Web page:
ADELAIDE, Australia (VN) — Raging wildfires could force organizers to cancel Tuesday’s opening stage of the Santos Tour Down Under.
TDU race director Mike Turtur said organizers would decide Monday evening at 5 p.m. local time after conferring with public safety officials.
“It’s a serious situation, and will be monitored until the day before the race, with a decision from the advice from the appropriate authorities,” Turtur said Saturday. “If it’s a no-go zone for the Barossa, then it’s a no-go zone. It’s as simple as that.”
The 2014 Tour Down Under is scheduled to start Tuesday with a 135km stage around the vineyards of the Barossa Valley in the hills northeast of Adelaide. The route includes a short but steep climb at Menglers Hill, about 14km from the finish line in Angaston.
Overnight Friday, crews were battling flames near Angaston, where fires have consumed five houses and caused other damage.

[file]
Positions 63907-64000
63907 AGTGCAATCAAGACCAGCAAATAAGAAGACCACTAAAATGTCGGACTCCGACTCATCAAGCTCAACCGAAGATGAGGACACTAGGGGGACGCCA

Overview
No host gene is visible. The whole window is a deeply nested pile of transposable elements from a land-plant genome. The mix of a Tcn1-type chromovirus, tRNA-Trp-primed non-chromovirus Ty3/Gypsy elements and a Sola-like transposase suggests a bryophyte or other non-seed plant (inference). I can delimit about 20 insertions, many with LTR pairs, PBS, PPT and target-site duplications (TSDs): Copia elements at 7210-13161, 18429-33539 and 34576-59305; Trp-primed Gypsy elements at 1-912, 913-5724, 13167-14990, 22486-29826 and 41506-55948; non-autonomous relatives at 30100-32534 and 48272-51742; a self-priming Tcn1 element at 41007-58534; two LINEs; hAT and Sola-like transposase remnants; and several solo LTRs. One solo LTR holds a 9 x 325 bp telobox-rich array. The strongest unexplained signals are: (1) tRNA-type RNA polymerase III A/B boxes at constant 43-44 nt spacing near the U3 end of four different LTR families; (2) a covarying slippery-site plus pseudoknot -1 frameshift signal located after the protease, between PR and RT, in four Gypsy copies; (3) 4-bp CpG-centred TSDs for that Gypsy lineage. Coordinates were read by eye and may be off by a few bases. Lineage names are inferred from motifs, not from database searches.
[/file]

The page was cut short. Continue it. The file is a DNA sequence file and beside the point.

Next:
“Any activity in the region that is deemed as a danger to the public, then obviously you cannot ask people to go there,” Turtur said. “It would be crazy to do that. We’ll take advice from the South Australia police and the Country Fire Service, and make a decision.”
Turtur said the complicated logistics involved in road closures would make it impossible to route the stage away from dangerous areas. If it’s deemed too dangerous, the stage would simply have to be canceled.
Record heat, including five straight days of more than 40C around the Adelaide area, have provoked a string of wildfires in the South Australia region. Buffeting winds of up to 70kph have only made matters worse.
Temperatures, however, dropped dramatically overnight, dipping from 43C on Friday to a more comfortable 28C by Saturday afternoon.
Heavy winds damaged the race’s expo area in central Adelaide.
“It’s the wind that is the problem. We saw last night that we lost half of the expo area after the poor guys had erected everything getting ready, then in the space of half an hour, it is destroyed,” Turtur said. “I know the heat has backed off, but it’s the wind that’s the problem.”
Turtur expressed relief that temperatures have cooled following several extreme days that prompted cancellation of tennis matches at the Australian Open in Melbourne.
Turtur pointed out that there are no UCI rules or guidelines outlining heat.